Blog: A Primer for Neighborhood Council Elections

Elections to the Eagle Rock Neighborhood Council are scheduled on Oct. 13. Are you participating?

Elections to the board of the Eagle Rock Neighborhood Council are scheduled on Saturday, Oct. 13, exactly one week after the Eagle Rock Music Festival on Oct. 6 and roughly at the same location—City Hall on Colorado Boulevard.

We have already begun the 30-day candidate-filing period that ends on Sept. 13— people interested in serving at their particular Neighborhood Council election now have less than a month to file their candidature.

The Eagle Rock Neighborhood Council is one of the eight Neighborhood Councils in Region 8, which represents the Northeast Los Angeles area. Besides the Neighborhood Council for Eagle Rock, the other councils include Historic Highland Park, Arroyo Seco, Glassell Park, Greater Cypress Park, Lincoln Heights, El Sereno, and Boyle Heights.

Click here to view the Region 8 candidates’ filing form.

And click here to view the Region 8 election information page.

What any election needs is candidates—and for each office there should be more than one person running if you want to attract voters. So please consider participating as a candidate in the NC election in your area. Elections for each of the Region 8 Neighborhood Councils is on Saturday, Oct. 13, eight weeks away.

Voting in an NC elections is open to “stakeholders" or "community-interested people. More detailed descriptions are in the ERNC bylaws. Generally speaking, if you live, work, own property, do business or attend a school or otherwise have a community connection to any NC, you can participate to help voice your views on that community's involvement with city services and quality of life. 

A stakeholder does not have to be a citizen to vote in the ERNC election. The minimum age requirement, set by the bylaws, is 16 years.

The ERNC has all 18 of its board positions up for election, and this is a good time to consider running. Check the ERNC bylaws for complete descriptions of the offices.  

The other aspect that makes up any Neighborhood Council is its "Committees," to which those who are interested in serving are appointed. Thus, it's the board and its Committees that form a Neighborhood Council. 

At this time, the ERNC is in need of committee members for a complete NC staffing, as well as election candidates. Most of the ERNC committees have not been convened and should be formed as directed by the bylaws. In this regard, the NC is not operating at full effectiveness.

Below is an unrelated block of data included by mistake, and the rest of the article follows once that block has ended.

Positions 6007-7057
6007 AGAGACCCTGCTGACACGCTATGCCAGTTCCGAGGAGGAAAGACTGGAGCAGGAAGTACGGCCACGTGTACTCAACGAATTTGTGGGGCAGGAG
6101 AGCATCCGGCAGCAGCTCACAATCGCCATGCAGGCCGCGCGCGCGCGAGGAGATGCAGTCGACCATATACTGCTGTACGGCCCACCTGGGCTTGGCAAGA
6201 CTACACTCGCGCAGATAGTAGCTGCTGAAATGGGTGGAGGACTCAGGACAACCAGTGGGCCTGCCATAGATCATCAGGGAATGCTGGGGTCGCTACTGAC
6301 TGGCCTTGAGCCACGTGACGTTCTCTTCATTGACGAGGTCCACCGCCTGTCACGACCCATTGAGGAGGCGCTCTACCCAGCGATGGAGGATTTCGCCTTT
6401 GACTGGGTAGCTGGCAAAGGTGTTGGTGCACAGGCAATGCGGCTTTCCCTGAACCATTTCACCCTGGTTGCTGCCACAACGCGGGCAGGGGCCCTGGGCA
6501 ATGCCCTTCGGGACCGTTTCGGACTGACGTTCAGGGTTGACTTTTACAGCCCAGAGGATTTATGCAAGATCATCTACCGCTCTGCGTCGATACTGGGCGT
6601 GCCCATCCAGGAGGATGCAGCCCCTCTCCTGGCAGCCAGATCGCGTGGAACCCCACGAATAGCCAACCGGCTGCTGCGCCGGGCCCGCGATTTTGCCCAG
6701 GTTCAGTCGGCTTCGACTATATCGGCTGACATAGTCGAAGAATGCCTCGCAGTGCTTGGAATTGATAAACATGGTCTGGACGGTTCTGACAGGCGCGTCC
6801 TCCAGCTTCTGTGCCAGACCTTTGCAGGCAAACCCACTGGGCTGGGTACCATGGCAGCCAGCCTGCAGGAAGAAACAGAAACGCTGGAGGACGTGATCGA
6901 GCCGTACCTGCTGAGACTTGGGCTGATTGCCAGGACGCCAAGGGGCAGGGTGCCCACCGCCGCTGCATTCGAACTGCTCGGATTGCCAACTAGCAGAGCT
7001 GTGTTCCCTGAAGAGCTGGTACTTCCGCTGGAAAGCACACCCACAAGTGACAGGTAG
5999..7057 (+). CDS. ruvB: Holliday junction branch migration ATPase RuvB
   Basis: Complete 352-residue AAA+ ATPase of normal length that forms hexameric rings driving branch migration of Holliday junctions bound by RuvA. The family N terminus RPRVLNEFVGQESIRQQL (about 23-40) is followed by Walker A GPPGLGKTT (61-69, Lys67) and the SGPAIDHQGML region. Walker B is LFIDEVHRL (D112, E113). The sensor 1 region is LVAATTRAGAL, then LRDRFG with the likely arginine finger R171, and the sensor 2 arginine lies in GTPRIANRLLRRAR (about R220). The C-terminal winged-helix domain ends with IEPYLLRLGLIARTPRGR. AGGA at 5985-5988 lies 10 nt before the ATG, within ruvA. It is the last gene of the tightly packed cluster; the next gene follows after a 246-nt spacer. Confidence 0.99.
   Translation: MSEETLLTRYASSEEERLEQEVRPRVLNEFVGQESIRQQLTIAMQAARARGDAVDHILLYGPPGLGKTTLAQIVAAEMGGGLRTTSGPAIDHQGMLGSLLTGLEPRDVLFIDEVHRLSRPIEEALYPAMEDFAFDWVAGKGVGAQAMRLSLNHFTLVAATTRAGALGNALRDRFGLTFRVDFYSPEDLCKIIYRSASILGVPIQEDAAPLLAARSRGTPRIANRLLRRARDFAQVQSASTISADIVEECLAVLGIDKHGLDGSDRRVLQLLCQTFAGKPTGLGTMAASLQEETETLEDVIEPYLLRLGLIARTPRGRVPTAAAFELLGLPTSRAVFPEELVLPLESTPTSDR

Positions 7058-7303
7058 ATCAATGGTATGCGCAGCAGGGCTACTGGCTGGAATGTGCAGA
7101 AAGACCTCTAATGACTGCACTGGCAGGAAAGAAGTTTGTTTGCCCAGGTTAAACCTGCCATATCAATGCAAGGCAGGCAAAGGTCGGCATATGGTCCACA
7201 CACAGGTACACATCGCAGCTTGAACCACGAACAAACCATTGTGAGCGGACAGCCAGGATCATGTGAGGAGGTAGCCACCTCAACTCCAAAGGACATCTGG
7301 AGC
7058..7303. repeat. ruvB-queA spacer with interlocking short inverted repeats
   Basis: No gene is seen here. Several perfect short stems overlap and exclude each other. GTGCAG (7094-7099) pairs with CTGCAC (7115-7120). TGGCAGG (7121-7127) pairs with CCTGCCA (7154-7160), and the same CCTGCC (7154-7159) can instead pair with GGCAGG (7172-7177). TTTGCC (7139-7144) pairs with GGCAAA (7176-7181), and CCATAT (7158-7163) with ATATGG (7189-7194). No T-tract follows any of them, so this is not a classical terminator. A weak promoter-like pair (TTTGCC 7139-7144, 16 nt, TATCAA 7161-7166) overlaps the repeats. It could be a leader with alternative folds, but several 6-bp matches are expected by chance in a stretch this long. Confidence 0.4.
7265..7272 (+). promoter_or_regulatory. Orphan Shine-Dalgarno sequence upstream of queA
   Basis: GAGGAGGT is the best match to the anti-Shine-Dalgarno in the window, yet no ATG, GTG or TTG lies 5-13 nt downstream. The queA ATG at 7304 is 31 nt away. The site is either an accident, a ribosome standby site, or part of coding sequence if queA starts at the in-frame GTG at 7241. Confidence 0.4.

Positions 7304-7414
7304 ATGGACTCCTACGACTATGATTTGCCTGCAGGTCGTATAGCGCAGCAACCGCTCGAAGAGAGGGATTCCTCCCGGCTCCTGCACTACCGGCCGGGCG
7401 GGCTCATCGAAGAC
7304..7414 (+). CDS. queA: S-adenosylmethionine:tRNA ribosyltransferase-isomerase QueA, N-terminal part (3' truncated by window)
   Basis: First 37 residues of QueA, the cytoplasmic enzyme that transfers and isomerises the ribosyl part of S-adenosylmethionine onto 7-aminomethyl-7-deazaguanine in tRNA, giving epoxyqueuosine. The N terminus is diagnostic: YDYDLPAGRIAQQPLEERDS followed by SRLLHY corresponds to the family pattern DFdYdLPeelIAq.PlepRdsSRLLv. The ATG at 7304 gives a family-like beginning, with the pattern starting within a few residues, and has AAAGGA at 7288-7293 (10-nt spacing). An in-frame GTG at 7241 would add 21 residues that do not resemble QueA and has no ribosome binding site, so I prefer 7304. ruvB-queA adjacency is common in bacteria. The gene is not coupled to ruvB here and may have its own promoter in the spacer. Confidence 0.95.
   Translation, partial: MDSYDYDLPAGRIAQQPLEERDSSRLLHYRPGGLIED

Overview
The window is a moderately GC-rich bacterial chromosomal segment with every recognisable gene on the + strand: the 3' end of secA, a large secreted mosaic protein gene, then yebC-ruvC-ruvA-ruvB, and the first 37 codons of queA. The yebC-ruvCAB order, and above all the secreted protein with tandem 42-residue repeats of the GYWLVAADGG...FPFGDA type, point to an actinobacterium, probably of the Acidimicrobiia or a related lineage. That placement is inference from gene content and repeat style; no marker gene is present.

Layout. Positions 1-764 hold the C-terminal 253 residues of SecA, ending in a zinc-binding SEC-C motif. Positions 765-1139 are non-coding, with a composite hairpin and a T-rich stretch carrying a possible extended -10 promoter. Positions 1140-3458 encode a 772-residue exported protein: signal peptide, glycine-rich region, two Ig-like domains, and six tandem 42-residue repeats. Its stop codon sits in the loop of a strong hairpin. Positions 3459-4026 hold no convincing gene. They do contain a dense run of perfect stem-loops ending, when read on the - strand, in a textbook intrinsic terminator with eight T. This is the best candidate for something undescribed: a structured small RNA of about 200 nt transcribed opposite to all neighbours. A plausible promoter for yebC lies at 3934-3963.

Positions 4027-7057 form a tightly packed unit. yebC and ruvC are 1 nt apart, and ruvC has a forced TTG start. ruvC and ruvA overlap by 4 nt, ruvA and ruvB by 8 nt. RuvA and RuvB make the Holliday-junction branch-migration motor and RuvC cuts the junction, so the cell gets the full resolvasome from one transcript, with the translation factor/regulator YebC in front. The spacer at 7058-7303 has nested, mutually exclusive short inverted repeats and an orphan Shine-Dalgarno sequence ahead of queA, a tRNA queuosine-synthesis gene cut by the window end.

However, running a committee is difficult without any committee members, and this is where stakeholders have a wide-open opportunity to participate in ERNC functions, discussing and making recommendations on matters for the full board to hear.

Although this is entirely an unpaid activity, the “volunteer” aspect does have some responsibilities attached for both elected and appointed city representatives. There is a great deal of training and assistance available at no cost to make the job easier. Many board members tend not to use these options, however, and it goes without saying that training and assistance programs don't really help the performance of a board if its members don’t avail of them. 

Having some sense of commitment helps a lot to become engaged in the training sessions, which do give a lot of guidance on many issues an NC member is likely to encounter.

The biggest training and information session of the year is The Congress of Neighborhood Councils 2012 (flyer), coming up on Saturday, Sept. 22, about 3 weeks before the elections. The Congress will meet at Los Angeles City Hall and there is no charge for attending the event. Neighborhood Councils have donated funds for the event, and many people have volunteered to do the necessary work, with the City participating as well.

The meeting is open to all and is as close to a convention as it can be. The day begins with an 8:30 am registration, accompanied by coffee and pastries and a welcome session by city officials. There will be three information sessions over the day, with a luncheon included.  

Remember, our candidate filing period will end a week before this Congress event. This would be a good time for checking into a big part of the NC process—entirely free of cost—and gain some exposure to the system. You get to hear city political figures and meet city department managers to learn more about how Los Angeles works and how to get help or find out how to help yourself.

All in all, the Neighborhood Council elections do require that we have some people who are interested in both serving at the local community level and reasonably knowledgeable about city issues. A wider scope of activity to be engaged in by the ERNC is possible with more participation, both at board and committee levels.

Right now, candidates for board seats are what we are looking at. We are reaching well past April 2012, the month in which this year's elections were originally scheduled. Considering that the City Council was going to cancel all of the 2012 NC elections to save on expenses, an October election is not bad. 

Locally, however, we have come to a period, for assorted reasons, during which ERNC board attendance at the monthly meetings has failed to make a quorum. Our latest meeting was last night, Tuesday, Aug. 14. Ten members of the board have to be present to conduct business—and we had eight, so all matters will continue to the next meeting.

This post is contributed by a community member. The views expressed in this blog are those of the author and do not necessarily reflect those of Patch Media Corporation. Everyone is welcome to submit a post to Patch. If you'd like to post a blog, go here to get started.


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